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Hunt for man who threatened trappers

My files have grown thin during the lockdown (wish I could say the same for me), so how fortunate when I found the copy of the Malone Telegram of Friday, March 4, 1932. This is the third story I have taken from that old newspaper.

This story, then, is for the woodsmen of the North Country. I don’t know as many as I used to, but Joe Hackett is a guide who knows every inch of the North Woods. He has staged photo shoots in the woods for Abercrombie & Fitch and other high-end companies in that business, arranged camping and fishing trips for VIPs who come seeking their privacy, and tells some tales taller than those giant pine trees they are camped beneath.

Then there is Brendon Olsen, a hunter who loves the outdoors. He is a physical therapist at Adirondack Health. He can turn you into a pretzel and make you believe it feels good, and then you walk out of there like you’re performing for your drill sergeant.

How about Jack Fogarty, retired teacher and Navy vet? Loves to hunt, loves the woods, cuts all the firewood to heat their home, which is a B&B on Riverside Drive. It’s a beautiful house, about the size of the Hotel Saranac, high on a hill on Riverside Drive. I think maybe his wife Emily stacks all the wood in the cellar.

The wilderness cabin of famous hermit Noah Rondeau is shown at its original site at Cold River. It is flanked by wooden teepees, which he built and stayed in during the summer months. He stayed in the cabin in the winter months and used the dry wood from the teepees for firewood. He would rebuild his teepee wood supply again the next summer. This photo obviously has nothing to do with the story except it is about the Adirondack wilderness. I met Noah in Saranac Lake when he was being interviewed by my fellow reporter at the Enterprise, Linda Champagne (Hart).

The manhunt is on

“Like the stories of the Royal Mounted Police of the Canadian northwest is the tale that comes from the snow-blocked wilderness in the vicinity of Long Lake where authorities are seeking to track down an armed man who threatened to kill trappers who stumbled upon him in the forest fastness.

“Today, somewhere in the unbroken wild that stretches west of Long Lake to Newcomb, the hunters and hunted are pushing on. Whether the man who is sought knows the search has been instituted is doubtful, for the only ones who have seen him are the two trappers who happened upon him in the Blue Mountain country west of Long Lake. These he threatened to kill if they came near him.

“Inevitably the man will be found for the odds seem to rest heavily with the law. The searchers have snow shoes. The man has none. There are two feet of snow in the region and, although he has many hours start on his trailers, it seems unlikely that he will be able to elude them.

“Game wardens, headed by Merrit Laymos, Long Lake, and state troopers from Troop B formed the posse which is intent on his capture. Their first organized expedition was launched this morning when they picked up the trail of the man near the point where he had been seen by the Long Lake trappers.

“On Tuesday Ernest Blanchard and a man named Hunter came into Long Lake with the strange tale. They had been trapping in the Blue Mountain region when they came across the trail of a man. There were signs showing that he had killed rabbits along the way. Soon they saw a man bent over a fire. The spot was far from any camp of sign of civilization. As they approached, the figure straightened, according to their story, and raised both hands involuntarily in a gesture of surrender. Then he backed quickly to a tree and grabbed a shotgun, telling the two to ‘get the Hell of there’ and warning them that he would kill them if they came near him.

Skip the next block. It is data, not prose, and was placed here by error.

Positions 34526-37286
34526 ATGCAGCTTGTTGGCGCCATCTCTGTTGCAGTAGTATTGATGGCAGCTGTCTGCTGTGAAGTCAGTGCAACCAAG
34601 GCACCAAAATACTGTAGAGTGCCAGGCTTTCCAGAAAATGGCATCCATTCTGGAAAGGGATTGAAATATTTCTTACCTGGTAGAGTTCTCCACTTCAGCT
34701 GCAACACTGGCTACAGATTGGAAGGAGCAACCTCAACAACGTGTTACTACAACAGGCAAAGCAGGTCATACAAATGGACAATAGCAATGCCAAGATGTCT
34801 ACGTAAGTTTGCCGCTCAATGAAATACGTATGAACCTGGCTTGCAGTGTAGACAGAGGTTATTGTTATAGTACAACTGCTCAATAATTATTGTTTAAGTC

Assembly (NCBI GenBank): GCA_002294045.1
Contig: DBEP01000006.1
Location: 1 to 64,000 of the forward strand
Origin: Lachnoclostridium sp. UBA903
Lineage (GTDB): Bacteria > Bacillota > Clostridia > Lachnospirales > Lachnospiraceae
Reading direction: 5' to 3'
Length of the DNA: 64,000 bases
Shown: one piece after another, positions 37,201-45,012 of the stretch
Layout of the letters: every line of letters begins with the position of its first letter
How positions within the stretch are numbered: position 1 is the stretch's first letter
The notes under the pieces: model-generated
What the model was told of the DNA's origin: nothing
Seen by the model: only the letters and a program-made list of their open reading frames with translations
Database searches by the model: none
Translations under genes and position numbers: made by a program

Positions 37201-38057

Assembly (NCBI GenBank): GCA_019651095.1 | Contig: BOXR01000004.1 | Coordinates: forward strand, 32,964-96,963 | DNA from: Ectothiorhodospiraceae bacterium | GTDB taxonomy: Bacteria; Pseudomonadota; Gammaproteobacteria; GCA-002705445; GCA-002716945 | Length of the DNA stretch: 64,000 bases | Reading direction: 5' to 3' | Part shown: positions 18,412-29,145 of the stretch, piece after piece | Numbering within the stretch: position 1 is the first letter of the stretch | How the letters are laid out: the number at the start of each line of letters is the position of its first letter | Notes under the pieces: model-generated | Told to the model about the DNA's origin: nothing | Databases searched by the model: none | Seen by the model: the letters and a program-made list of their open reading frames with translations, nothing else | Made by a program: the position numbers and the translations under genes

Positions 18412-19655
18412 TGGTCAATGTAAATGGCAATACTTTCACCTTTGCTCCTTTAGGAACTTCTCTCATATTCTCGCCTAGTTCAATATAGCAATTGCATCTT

“The face of the man was dark, and the trappers believe he may have been a Negro, but they are uncertain as to this. On his hand he wore raw rabbit hides, and his feet were covered with the same material. It was evident that he had been in the woods for many days, subsisting on rabbits he killed.

“A search of the vicinity was made Wednesday [remember, this is being reported in the newspaper on Friday] by game wardens, but the first note of activity appeared in the case last night when state police were notified. State Police Lieut. C. B. McCann, Troopers A. J. Hall, F. J. Donaldson and Sergeant Eddie Skowyra were assigned from the Troop B barracks. Beecher Wilson, Long Lake Sheriff of Hamilton County, is ready to assist with his deputies if their service is required.

“The region that stretches from the shores of Long Lake to Newcomb is an unbroken forest. It is a mountainous country, dotted with lakes. From Blue Mountain, which to the west of Long Lake, the searchers have tracked the hunted man to Indian Lake. The trail now heads toward Newcomb. The posse carries provisions and is well equipped for a long hunt while the man they hunt to all appearances must forage for his own food. There is a distance of about eighteen miles from Long Lake to Newcomb. Cat Lake, Arch Lake and Harris Lake lie between the two points.

“In Long Lake there are opinions that the man whom the trappers saw has a price on his head, but this theory that he is a fugitive from justice has no official formation.”

[My theory is that he is a fugitive. He raised his arms as if to surrender until he realized the two trappers were not lawmen and the backed to the tree to retrieve his gun.]

Can we get the rest of the story?

I have asked my colleague on the Harrietstown Town Board, Tracy Schrader, who hails from Long Lake, to get the rest of the story. When town Supervisor Mike Kilroy [who knows Tracy from when she was on the Saranac Lake Central School board] needs more information on any subject, he simply asks Ms. Schrader. She is like a beagle after a rabbit.

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